Exodus 20:2-3 (The First Commandment)
I am the Lord your God, who brought you out of the land of Egypt, out of the house of bondage. You shall have no other gods before me.
Now the serpent was more cunning than any beast of the field which the Lord God had made. And he said to the woman, “Has God indeed said, ‘You shall not eat of every tree of the garden’?”
And the woman said to the serpent, “We may eat the fruit of the trees of the garden; but of the fruit of the tree which is in the midst of the garden, God has said, ‘You shall not eat it, nor shall you touch it, lest you die.’”
Then the serpent said to the woman, “You will not surely die. For God knows that in the day you eat of it your eyes will be opened, and you will be like God, knowing good and evil.”
Pride is the beginning of sin.
Then Jesus said to His disciples, “If anyone desires to come after Me, let him deny himself, and take up his cross, and follow Me.”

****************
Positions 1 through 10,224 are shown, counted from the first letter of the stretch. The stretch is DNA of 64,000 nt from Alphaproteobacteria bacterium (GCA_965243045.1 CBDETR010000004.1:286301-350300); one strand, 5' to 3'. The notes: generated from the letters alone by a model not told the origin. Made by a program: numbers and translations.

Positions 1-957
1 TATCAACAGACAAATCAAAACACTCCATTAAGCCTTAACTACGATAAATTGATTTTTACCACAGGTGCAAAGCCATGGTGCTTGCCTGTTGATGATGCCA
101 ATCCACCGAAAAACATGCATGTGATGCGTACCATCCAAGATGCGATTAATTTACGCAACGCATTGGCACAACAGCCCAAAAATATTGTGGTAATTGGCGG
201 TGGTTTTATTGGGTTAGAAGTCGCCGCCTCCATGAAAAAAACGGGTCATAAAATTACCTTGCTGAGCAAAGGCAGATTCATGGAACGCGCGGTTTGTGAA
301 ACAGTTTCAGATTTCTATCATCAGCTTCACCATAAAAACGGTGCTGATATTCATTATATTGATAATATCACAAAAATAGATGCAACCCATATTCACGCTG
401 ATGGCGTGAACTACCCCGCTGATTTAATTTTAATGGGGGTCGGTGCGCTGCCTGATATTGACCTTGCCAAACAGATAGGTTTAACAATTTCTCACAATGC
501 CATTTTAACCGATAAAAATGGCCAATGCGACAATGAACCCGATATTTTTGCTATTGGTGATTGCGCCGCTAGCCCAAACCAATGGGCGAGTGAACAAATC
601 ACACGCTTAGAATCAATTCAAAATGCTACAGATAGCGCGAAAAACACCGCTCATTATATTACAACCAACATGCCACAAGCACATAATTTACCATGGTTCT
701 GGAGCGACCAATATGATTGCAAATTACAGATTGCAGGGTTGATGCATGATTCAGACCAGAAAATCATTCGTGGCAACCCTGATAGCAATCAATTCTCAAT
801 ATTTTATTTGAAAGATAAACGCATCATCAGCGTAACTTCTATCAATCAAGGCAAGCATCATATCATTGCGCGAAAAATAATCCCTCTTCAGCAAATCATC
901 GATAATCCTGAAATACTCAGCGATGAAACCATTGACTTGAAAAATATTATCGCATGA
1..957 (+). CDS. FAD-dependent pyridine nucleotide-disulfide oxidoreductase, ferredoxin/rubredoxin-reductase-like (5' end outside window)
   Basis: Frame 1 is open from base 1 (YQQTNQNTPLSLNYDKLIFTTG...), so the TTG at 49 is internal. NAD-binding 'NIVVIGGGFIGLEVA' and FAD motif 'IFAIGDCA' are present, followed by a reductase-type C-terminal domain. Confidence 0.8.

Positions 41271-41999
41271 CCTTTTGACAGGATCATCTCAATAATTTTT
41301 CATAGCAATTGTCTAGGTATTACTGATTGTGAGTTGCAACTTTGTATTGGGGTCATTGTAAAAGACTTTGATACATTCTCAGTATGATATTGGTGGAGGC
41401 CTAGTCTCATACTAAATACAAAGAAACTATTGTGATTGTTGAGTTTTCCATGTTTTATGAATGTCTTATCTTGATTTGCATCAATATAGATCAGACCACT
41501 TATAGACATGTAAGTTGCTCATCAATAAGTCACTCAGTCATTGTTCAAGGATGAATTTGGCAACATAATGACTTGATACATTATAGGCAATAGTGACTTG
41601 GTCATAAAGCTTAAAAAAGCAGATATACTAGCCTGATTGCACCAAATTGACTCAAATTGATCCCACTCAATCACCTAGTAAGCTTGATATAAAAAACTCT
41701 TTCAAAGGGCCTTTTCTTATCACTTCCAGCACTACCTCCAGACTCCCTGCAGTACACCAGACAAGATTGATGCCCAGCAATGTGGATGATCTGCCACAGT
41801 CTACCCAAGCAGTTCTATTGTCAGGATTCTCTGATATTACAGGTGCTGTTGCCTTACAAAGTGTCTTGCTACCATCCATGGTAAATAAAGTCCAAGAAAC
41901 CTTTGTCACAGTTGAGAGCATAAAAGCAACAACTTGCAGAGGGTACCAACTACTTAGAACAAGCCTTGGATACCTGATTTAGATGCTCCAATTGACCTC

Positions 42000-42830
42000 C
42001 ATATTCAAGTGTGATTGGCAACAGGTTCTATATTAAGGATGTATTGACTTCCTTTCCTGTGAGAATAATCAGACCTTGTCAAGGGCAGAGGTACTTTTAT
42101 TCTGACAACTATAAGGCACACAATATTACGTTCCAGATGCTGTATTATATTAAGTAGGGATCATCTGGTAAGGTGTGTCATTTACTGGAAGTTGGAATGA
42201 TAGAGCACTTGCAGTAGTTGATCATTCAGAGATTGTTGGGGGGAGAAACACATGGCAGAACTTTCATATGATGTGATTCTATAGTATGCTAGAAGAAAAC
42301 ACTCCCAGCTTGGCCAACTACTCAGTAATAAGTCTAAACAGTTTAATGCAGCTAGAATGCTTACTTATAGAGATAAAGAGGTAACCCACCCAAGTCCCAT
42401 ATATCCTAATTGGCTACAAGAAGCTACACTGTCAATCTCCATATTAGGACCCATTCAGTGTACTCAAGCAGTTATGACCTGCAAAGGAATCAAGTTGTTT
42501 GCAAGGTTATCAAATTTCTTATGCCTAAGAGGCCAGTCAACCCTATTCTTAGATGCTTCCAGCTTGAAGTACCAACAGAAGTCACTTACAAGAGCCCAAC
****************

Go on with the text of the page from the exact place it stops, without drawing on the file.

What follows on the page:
Philippians 2:3, 5-8
Do nothing out of selfishness or out of vainglory….
Have in you the same attitude
that is also in Christ Jesus,
Who, though He was in the form of God,
did not regard equality with God
something to be grasped.
Rather, He emptied himself,
taking the form of a slave,
coming in human likeness;
and found human in appearance,
He humbled Himself,
becoming obedient to the point of death,
even death on a cross.
The late author Christopher Lasch was convinced that narcissism is the disorder of our time (See The Culture of Narcissism: American Life in An Age of Diminishing Expectations). Indeed, the decade of the 1990s was given the sobriquet of the “Me Decade.” Some are of the opinion that contemporary Western culture itself is narcissistic. As examples, psychiatrist Richard Fitzgibbons observed that the “predominant character weakness in our culture is that of selfishness,” while James F. Masterson, M. D., described American society as “signifying the virtual apotheosis of the interested self.”
Worse still, narcissism has only increased since the 1990s. Psychiatrist Alexander Lowen said that in his forty years as a therapist, he (and others in the psychological profession ) had seen a marked change in the personality problems of those who came to him for consultation. Instead of the neurotic guilts, anxieties, phobias, and obsessions of earlier times, Lowen increasingly encountered narcissistic individuals saddled with depression, a lack of feeling, an inner emptiness, and a deep sense of frustration and unfulfillment. (See Alexander Lowen, M.D., Narcissism: Denial of the True Self, pp. x-xi, and 8.)
Peace and Love of Christ,